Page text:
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By REBECA KUROPATWA
While popular opinion may be that breast cancer is the leading cause of death in women, in fact, women are 10 times more likely to die from cardiovascular disease than any other.


Women are seven times more likely to die from cardiovascular disease than breast cancer, with cardiovascular disease killing more women over the age of 65 than all other cancers combined.
Pharmacist Cheryl Metzler, recently gave a talk about “Everything You Ever Wanted to Know about Women’s Health and Dared to Ask”. She has a great deal of experience giving advice to adults and mature women about vitamins and minerals when it comes to improving one’s health.
The lecture was part of the Rady JCC Wellness Series, offered in conjunction with the National Council of Jewish Women. It took place at 2:30 pm on Wednesday, February 25.
“Most Canadian women have at least one risk factor and it’s important to know the signs and risk factors to prevent it from starting,” Metzler told the 15-plus attendees.
While some risk factors cannot be controlled, like age, gender, family history, and ethnicity, Metzler explained that risk factors that are under your control include smoking, high blood pressure, cholesterol, diabetes, obesity, and physical activity.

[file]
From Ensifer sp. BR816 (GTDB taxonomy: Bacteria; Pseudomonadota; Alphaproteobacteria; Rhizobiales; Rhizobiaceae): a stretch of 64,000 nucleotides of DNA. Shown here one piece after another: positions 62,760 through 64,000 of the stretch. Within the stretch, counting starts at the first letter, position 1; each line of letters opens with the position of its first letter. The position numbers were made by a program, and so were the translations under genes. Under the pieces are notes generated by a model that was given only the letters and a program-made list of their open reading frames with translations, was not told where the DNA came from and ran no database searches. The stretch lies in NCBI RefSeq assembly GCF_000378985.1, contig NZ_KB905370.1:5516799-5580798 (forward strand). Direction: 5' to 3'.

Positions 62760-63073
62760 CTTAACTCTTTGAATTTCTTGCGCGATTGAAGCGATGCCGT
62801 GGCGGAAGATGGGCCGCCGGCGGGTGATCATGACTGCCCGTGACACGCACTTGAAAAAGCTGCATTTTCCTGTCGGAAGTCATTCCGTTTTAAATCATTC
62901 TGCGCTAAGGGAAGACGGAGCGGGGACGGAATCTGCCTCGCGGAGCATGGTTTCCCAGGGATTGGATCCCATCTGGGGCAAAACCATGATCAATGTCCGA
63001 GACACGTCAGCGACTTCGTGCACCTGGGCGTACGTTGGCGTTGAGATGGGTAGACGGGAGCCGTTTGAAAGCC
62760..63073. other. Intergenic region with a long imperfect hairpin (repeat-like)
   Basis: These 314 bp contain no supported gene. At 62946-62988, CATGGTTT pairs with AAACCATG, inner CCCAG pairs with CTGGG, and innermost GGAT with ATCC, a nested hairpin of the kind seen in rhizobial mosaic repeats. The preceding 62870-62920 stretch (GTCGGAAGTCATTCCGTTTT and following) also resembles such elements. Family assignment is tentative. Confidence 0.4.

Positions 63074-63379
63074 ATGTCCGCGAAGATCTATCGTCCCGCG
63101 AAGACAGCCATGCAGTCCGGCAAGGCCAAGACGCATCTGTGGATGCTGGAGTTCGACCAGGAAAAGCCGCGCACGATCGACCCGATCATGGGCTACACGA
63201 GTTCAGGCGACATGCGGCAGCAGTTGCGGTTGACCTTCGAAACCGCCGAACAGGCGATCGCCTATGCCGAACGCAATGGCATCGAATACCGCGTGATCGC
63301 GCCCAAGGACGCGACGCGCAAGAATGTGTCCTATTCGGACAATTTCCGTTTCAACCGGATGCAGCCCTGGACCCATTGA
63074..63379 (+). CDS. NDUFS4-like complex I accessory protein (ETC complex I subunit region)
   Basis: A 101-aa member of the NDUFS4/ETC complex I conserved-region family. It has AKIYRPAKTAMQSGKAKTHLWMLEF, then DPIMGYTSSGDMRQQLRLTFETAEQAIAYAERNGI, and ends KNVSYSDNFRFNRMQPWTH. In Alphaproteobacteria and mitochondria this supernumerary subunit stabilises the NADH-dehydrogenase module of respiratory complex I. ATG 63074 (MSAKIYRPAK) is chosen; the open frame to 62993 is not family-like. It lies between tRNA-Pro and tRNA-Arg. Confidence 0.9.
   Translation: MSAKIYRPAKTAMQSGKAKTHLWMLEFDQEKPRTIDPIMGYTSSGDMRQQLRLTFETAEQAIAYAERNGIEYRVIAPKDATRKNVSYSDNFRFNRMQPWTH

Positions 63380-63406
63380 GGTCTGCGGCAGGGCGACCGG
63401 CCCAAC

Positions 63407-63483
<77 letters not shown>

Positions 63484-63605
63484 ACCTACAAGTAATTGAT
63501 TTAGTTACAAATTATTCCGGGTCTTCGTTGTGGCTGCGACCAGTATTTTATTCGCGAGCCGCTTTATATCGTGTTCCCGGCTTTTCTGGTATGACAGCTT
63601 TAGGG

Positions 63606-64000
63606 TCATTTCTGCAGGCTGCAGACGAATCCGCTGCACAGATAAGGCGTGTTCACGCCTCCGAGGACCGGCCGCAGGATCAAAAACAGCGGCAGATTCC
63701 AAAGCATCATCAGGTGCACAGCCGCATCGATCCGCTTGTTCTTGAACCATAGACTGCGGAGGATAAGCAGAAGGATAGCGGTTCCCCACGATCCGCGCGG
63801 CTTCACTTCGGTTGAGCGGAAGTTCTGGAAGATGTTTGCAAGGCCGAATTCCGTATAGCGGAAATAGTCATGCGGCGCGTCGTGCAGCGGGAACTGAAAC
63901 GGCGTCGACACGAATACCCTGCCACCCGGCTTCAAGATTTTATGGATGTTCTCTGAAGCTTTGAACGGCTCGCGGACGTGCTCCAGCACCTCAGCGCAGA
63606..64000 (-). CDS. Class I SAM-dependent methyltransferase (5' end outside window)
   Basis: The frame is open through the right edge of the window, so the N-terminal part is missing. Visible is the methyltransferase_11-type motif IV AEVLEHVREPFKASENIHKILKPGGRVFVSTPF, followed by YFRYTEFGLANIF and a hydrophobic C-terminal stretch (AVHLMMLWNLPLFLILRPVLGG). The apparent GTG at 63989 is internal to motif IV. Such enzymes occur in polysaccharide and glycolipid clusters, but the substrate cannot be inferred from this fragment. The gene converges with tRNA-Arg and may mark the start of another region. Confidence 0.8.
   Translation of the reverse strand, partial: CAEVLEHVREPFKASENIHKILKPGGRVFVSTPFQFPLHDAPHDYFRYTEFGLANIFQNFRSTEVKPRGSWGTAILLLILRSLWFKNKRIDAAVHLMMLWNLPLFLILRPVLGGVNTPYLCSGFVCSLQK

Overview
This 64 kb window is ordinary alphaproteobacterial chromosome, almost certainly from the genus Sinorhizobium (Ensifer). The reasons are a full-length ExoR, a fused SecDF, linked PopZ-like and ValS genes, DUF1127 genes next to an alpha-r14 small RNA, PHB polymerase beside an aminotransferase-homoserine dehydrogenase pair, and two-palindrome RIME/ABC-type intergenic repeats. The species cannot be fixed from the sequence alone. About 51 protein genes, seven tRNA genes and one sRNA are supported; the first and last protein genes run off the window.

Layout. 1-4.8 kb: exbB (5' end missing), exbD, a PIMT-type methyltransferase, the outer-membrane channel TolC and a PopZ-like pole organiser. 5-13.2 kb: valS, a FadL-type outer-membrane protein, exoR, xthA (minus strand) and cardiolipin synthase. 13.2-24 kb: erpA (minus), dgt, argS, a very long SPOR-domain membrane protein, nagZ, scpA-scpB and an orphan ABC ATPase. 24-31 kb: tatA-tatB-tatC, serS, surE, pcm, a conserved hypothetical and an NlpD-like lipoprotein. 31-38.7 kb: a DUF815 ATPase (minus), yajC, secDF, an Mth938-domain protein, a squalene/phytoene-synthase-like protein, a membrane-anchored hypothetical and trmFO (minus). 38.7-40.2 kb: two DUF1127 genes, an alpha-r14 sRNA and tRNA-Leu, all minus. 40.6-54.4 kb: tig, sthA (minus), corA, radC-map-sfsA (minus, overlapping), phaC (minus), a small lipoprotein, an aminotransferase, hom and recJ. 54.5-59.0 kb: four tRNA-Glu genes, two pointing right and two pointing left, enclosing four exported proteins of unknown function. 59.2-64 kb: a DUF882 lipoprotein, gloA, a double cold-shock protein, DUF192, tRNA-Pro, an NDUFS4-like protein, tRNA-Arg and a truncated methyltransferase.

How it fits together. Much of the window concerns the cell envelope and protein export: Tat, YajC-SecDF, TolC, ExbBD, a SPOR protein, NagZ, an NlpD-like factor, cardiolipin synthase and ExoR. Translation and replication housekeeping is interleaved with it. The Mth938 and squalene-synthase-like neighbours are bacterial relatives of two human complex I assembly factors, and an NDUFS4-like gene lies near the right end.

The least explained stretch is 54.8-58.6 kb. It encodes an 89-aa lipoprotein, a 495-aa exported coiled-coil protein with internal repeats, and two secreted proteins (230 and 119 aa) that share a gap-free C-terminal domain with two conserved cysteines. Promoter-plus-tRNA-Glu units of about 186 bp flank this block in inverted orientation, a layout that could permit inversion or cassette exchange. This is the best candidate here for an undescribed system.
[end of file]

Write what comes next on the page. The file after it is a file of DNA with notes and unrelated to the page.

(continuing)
“Women are more likely than men to die of heart attack or stroke,” said Metzler.
Women tend to develop heart disease later than men and they tend to experience more silent heart attacks, often not even being aware they are having one. “Often, we spend more time thinking and taking care of others, and we don’t pay attention to signs and symptoms that could be protecting us,” said Metzler.

Some potential signs and symptoms of a stroke or heart attack are chest pain, nausea, sweating, pain in the neck, jaw, shoulder, arms, and back, shortness of breath, and light headedness.
Remembering the acronym “F.A.S.T.” is important, which breaks down as: Face (if it’s drooping), Arms (whether or not you lift both up), Speak (if it is slurred or jumbled), and Time (to call 9-1-1).
“The main differences between women and men are due to estrogen,” said Metzler. “It naturally occurs in our bodies. It provides a protective effect for cardiovascular disease. When we hit menopause, that’s when we lose that protection, but it can also change through the use of oral contraceptives.”
At menopause, ovaries stop producing estrogen and the decrease in hormones can affect blood pressure and make us more susceptible to diabetes and elevated cholesterol.
Metzler views hormone therapy as potentially being helpful for menopausal symptoms, but not as a singular way to give yourself cardiovascular protection. Hormone therapy has other effects as well, and if you have other risk factors it’s not usually recommended,” she said. “Hormone replacement therapy can increase the risk of endometrial or ovarian cancers.”
Metzler said there are very simple steps that can be taken on one’s own toward heart health, including regular physical activity, healthy food choices, knowing your numbers, taking good care of yourself, and taking your prescribed medications (i.e. for blood pressure, cholesterol, and/diabetes).